OK, guys. It's the middle of winter. You're looking to secure a future kitchen pass. You're looking for mega-bonus points. You can't mow the yard or shovel snow that isn't there.
No worries. I may have something for you here.
Take your significant other, or the daughters in your life, to the U.S. Figure Skating Championships at the CenturyLink Center.
It's an Olympic sport and you'll see Olympic-caliber athletes on display. You'll see athleticism, mad skills, precision and imagination. Figure skating is sort of a cross between dancing and gymnastics, set to music.
You can think of it as “date night.”
It's the most distinct sporting event I've ever covered. And while there are some hockey lads in town who might dispute the “sports” part of the equation — that's an argument for forecheckers and figure skaters to take outside — there's no disputing the speed and skill involved.
And the other stuff, too.
I mean, is it sports if sequins are involved?
When I arrived at the CenturyLink Center on Thursday, the sounds of classical music bounced off the ceiling of the arena. A man and woman skated effortlessly to the music, as if they were floating above the ice.
They twirled in the air together. They jumped and landed in harmony. He held her above his head and spun. They did this for two minutes, and then ended with something called the Forward Inside Death Spiral.
Memo to skating organizers: You need to market the Death Spiral move. Nobody will know what it is, but it might attract some of the male audience who expect to see some sort of cage around the ice.
Not all of the music belongs at a dance recital. One couple skated to “Stray Cat Strut.” After that, I was waiting for some Adam Ant.
Out of force of habit, I kept waiting for someone to throw a fish on the ice. It would be kind of cool to see a couple do a routine with the Mavboni out there chasing them.
Figure skating fans don't throw fish, but they do toss stuffed animals onto the ice, wrapped in plastic, for the competitors to keep after they're finished. Fans have also been known to toss poems or notes to the skaters onto the ice.
Can you imagine if they did this at Creighton basketball games? The players would get all kinds of notes, such as “You're the best” and “Try playing some defense.”
After the competitors finish, they go to a little waiting area just off the ice, where they hear the judges' scores. They stand in front of a “Puffs” sponsor sign. I was trying to imagine Bo Pelini standing in front of a “Puffs” sign.
Up in the concourse, there was a merchandise stand, with all of the usual stuff, T-shirts, hats, etc. I found one item that was interesting: U.S. figure skating shot glasses.
Down the hallway, a woman had a big stand set up, almost a dress shop, full of colorful skating dresses for little girls. Some of them went for $200 a pop.
Now I know why they sell shot glasses. They're for the dads, before they go to the dress shop.
Meanwhile, there were about 2,000 enthusiastic fans there for the afternoon pairs competition, and more for the evening ladies championship. The crowds have been a little down this week, compared with the 102,619 total attendance for this event in San Jose, Calif., last year. But the “seniors,” or Olympic hopefuls, took to the ice on Thursday.
Harold Cliff, president of the Omaha Sports Commission, was less than thrilled but hopeful for a big weekend.
“I've been very impressed with the talent,” Cliff said. “The people of Omaha would be impressed, too, if they come out. These are world-class athletes, and seeing their speed, the height on their jumps, is something you appreciate. I think people would really appreciate their athleticism and skill level.”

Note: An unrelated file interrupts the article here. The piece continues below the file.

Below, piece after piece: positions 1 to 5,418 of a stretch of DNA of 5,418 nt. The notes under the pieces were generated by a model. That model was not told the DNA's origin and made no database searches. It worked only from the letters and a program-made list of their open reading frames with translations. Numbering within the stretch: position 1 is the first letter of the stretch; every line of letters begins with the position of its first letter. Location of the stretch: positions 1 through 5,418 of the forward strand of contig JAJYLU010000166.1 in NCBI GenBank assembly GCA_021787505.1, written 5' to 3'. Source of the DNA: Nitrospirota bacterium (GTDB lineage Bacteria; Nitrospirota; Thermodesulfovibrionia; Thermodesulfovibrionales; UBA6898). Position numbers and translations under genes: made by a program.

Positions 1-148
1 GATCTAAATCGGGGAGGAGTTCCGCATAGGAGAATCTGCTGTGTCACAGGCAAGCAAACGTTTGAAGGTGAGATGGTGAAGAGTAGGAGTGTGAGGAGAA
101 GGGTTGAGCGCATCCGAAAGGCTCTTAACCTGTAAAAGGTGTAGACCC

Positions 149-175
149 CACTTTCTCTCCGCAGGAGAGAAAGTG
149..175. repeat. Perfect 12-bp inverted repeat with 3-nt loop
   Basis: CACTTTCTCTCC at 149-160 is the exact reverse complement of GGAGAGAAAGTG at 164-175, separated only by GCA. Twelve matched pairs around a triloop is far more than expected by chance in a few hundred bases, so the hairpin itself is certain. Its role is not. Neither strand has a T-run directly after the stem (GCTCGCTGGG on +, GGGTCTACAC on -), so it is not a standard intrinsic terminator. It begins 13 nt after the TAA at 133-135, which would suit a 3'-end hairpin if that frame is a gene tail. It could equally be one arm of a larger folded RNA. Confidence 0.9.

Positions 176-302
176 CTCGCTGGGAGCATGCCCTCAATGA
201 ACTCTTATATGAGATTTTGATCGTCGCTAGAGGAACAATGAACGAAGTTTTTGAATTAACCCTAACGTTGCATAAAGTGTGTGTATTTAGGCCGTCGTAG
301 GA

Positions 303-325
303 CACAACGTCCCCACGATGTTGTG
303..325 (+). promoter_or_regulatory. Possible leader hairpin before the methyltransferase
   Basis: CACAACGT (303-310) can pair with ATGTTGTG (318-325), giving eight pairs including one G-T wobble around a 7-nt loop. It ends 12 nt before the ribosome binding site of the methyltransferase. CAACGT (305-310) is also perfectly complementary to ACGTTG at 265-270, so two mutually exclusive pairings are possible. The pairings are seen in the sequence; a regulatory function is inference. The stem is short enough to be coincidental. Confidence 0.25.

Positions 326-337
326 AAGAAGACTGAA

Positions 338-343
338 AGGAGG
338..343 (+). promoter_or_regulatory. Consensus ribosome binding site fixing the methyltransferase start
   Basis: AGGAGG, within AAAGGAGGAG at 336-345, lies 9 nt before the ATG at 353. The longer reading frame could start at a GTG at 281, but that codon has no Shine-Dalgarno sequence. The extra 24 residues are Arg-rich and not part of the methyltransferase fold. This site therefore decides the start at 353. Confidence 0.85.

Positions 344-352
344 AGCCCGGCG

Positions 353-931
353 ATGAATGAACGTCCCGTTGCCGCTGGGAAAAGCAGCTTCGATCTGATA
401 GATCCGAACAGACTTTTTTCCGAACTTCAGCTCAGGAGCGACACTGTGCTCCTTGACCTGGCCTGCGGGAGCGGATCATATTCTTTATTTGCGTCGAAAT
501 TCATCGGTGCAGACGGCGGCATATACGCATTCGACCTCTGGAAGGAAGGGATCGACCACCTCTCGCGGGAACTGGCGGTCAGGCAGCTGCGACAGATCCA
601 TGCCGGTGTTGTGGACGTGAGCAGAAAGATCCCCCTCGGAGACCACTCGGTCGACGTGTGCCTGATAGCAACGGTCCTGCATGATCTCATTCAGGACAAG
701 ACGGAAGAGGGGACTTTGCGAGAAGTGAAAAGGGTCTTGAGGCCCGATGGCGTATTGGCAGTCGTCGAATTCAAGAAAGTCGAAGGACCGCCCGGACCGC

Skating, like most individual Olympic sports, is tied directly to its stars. Superstars. Olympic stars. Peggy Fleming, Dorothy Hamill, Katarina Witt, Michelle Kwan, Scott Hamilton, among others, were skaters whom viewers cleared their schedules to watch.
This event has Ashley Wagner, an Olympic hopeful who is trying to be a back-to-back winner of the U.S. championships. Meryl Davis and Charlie White won the silver medal at the 2010 Winter Olympics.
But this week lacks the established Olympic star power that the Swim Trials gave Omahans in 2008 and 2012. There's no Michael Phelps factor here. But the next great U.S. Olympic skater might be on that ice.
Whatever the turnout is this weekend, this was a good idea by Cliff and the sports commission. They're trying to expand our sports horizons. There's a speedskating event here in March, and Cliff said an international volleyball tournament (Olympic quality) has been secured for the CenturyLink Center next fall.
The commission is going hard after the 2016 Swim Trials, coaxed in large part by the business community, which enjoys the swim crowds. Omaha's swim reputation is solid gold, Cliff said, and won't be impacted by the turnout this week. Which could still rally, though Cliff says he needs about 10,000 fans through Sunday night to show well to the Winter Games folks.
A big part of that reputation is the hospitality side, and Omaha usually aces that test. The skaters, who are staying across the street at the Hilton, are raving about Omaha.
“It's great,” said Simon Shnapir, who shares the lead in the pairs short program with partner Marissa Castelli. “We're able to walk from our hotel rooms to the arena through that skywalk. We can get here in five minutes. Usually, you're on a bus for 30 or 40 minutes.”
“I could walk here in my pajamas,” Castelli said.
There are no pjs. There's no Mavboni, either. But if Omaha the hockey town likes high-level skating, there's plenty of that.
“The hockey fans will like it, because the skating is very similar to hockey,” Shnapir said. “We'll give them that, with a twist, pun intended. We'll show them something that will make them say, 'Whoa.'”
Have fun, guys. Remember, shot glass. Then dress shop.
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